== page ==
The thin life of Trantor trickled to nothing when they entered among the wide-spaced buildings of the University Grounds. There was a solemn and lonely silence over it.
The strangers of the Foundation knew nothing of the swirling days and nights of the bloody Sack that had left the University untouched. They knew nothing of the time after the collapse of the Imperial power, when the students, with their borrowed weapons, and their pale-faced inexperienced bravery, formed a protective volunteer army to protect the central shrine of the science of the Galaxy. They knew nothing of the Seven Days Fight, and the armistice that kept the University free, when even the Imperial palace clanged with the boots of Gilmer and his soldiers, during the short interval of their rule.
Those of the Foundation, approaching for the first time, realized only that in a world of transition from a gutted old to a strenuous new this area was a quiet, graceful museum piece of ancient greatness.
They were intruders in a sense. The brooding emptiness rejected them. The academic atmosphere seemed still to live and to stir angrily at the disturbance.
The library was a deceptively small building which broadened out vastly underground into a mammoth volume of silence and reverie. Ebling Mis paused before the elaborate murals of the reception room.
He whispered—one had to whisper here: “I think we passed the catalog rooms back a way. I’ll stop there.”
His forehead was flushed, his hand trembling, “I mustn’t be disturbed, Toran. Will you bring my meals down to me?”
“Anything you say. We’ll do all we can to help. Do you want us to work under you—”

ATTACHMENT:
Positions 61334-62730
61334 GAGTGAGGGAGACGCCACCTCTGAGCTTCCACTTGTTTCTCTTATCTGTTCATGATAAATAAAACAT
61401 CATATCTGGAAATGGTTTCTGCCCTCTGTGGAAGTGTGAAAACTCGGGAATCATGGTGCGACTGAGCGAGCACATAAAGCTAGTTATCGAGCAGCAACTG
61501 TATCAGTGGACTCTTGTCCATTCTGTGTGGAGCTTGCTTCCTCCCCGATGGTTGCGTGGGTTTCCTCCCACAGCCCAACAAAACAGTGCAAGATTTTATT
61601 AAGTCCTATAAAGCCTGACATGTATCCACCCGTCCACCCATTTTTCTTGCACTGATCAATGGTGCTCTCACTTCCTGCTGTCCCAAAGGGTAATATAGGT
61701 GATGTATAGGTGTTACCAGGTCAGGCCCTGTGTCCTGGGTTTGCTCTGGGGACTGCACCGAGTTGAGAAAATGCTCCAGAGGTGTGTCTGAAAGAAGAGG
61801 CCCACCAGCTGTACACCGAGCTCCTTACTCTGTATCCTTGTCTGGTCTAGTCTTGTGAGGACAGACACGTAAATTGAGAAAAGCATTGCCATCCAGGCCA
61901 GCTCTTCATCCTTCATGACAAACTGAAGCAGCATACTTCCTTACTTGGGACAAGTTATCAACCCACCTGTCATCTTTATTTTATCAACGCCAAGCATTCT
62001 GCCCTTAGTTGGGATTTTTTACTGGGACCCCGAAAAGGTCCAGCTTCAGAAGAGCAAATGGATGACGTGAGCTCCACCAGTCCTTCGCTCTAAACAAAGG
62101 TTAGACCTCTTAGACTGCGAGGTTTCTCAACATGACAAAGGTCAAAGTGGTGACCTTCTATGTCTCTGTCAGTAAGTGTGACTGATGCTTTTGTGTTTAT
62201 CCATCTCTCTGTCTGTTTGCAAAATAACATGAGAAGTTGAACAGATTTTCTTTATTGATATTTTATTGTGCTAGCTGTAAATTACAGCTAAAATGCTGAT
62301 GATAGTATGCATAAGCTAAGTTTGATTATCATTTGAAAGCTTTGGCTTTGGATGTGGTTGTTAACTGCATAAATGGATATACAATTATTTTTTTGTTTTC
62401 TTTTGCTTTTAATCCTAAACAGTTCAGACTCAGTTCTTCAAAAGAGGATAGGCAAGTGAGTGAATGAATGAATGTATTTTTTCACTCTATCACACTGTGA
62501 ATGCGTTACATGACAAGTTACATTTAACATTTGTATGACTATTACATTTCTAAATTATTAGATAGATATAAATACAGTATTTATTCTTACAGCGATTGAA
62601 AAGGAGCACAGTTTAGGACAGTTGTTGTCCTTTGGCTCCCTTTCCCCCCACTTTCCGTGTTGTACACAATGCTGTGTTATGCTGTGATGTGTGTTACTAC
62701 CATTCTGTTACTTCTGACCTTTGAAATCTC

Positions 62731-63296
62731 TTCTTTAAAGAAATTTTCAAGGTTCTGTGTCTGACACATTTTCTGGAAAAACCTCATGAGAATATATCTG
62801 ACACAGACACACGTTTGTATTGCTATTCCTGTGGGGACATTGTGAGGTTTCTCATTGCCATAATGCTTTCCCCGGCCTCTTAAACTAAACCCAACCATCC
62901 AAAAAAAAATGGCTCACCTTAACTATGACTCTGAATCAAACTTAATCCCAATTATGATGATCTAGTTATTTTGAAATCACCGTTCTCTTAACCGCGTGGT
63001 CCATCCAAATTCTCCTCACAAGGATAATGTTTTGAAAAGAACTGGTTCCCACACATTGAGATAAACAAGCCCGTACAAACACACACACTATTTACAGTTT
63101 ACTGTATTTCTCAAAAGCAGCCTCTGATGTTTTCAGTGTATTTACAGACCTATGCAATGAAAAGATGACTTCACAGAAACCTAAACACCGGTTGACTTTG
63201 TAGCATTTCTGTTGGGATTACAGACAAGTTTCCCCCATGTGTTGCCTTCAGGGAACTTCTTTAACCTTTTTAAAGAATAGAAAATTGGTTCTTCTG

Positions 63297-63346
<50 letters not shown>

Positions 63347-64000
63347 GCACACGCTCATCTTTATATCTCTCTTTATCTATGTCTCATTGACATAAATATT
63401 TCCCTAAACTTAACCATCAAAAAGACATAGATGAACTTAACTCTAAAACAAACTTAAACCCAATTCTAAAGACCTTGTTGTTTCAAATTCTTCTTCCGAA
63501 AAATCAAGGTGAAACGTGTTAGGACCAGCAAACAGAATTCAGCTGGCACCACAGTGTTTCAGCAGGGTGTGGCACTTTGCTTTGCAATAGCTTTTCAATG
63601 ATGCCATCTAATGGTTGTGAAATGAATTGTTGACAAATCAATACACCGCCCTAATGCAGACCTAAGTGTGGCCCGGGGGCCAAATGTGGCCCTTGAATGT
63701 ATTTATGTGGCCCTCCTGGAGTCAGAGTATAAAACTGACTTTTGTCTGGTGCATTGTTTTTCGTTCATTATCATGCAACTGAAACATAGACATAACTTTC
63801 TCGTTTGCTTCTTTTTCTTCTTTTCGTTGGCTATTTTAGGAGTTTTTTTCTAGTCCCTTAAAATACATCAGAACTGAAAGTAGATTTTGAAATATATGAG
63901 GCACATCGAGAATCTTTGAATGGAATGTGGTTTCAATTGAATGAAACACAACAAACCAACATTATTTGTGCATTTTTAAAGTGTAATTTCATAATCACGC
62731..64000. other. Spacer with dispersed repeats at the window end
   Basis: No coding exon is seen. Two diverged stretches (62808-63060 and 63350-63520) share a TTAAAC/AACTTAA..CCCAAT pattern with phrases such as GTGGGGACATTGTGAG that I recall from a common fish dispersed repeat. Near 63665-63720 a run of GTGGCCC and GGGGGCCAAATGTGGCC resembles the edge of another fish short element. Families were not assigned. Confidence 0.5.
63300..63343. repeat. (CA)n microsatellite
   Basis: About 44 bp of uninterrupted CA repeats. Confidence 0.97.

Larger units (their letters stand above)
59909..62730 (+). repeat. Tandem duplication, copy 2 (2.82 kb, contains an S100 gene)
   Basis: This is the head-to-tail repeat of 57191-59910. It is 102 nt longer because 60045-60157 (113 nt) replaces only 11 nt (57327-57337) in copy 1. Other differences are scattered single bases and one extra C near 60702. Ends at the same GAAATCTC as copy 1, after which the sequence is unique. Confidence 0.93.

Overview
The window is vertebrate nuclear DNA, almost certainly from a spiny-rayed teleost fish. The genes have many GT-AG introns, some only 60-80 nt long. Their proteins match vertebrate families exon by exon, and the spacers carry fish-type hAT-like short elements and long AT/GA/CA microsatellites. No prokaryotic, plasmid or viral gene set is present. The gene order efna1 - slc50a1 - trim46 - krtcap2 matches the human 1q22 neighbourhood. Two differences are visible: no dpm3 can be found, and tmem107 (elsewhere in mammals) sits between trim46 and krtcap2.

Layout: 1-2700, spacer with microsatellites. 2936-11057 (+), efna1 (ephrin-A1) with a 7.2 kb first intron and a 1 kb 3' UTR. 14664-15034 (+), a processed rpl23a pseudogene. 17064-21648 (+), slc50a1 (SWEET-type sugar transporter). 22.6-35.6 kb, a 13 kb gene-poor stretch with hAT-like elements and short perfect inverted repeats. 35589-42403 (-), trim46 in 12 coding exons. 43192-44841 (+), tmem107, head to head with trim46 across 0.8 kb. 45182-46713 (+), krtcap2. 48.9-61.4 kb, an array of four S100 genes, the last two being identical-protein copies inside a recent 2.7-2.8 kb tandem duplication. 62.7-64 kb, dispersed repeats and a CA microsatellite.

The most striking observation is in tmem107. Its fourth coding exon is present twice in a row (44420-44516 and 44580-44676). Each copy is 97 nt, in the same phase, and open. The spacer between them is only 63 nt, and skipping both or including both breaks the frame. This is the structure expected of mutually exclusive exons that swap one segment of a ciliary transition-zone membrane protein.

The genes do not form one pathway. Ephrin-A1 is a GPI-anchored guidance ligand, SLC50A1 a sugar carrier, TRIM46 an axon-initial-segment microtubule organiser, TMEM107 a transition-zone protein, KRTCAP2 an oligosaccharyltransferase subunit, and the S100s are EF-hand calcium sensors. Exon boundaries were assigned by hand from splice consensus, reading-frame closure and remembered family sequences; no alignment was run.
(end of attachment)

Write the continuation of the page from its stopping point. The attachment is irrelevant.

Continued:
“No, I must be alone—”
“You think you will get what you want.”
And Ebling Mis replied with a soft certainty, “I know I will!”
Toran and Bayta came closer to “setting up housekeeping” in normal fashion than at any time in their year of married life. It was a strange sort of “housekeeping.” They lived in the middle of grandeur with an inappropriate simplicity. Their food was drawn largely from Lee Senter’s farm and was paid for in the little nuclear gadgets that may be found on any Trader’s ship.
Magnifico taught himself how to use the projectors in the library reading room, and sat over adventure novels and romances to the point where he was almost as forgetful of meals and sleep as was Ebling Mis.
Ebling himself was completely buried. He had insisted on a hammock being slung up for him in the Psychology Reference Room. His face grew thin and white. His vigor of speech was lost and his favorite curses had died a mild death. There were times when the recognition of either Toran or Bayta seemed a struggle.
He was more himself with Magnifico, who brought him his meals and often sat watching him for hours at a time, with a queer, fascinated absorption, as the aging psychologist transcribed endless equations, cross-referred to endless book-films, scurried endlessly about in a wild mental effort toward an end he alone saw.
Toran came upon her in the darkened room, and said sharply, “Bayta!”
Bayta started guiltily. “Yes? You want me, Torie?”
“Sure I want you. What in Space are you sitting there for? You’ve been acting all wrong since we got to Trantor. What’s the matter with you?”
“Oh, Torie, stop,” she said, wearily.
And “Oh, Torie, stop!” he mimicked impatiently. Then, with sudden softness, “Won’t you tell me what’s wrong, Bay? Something’s bothering you.”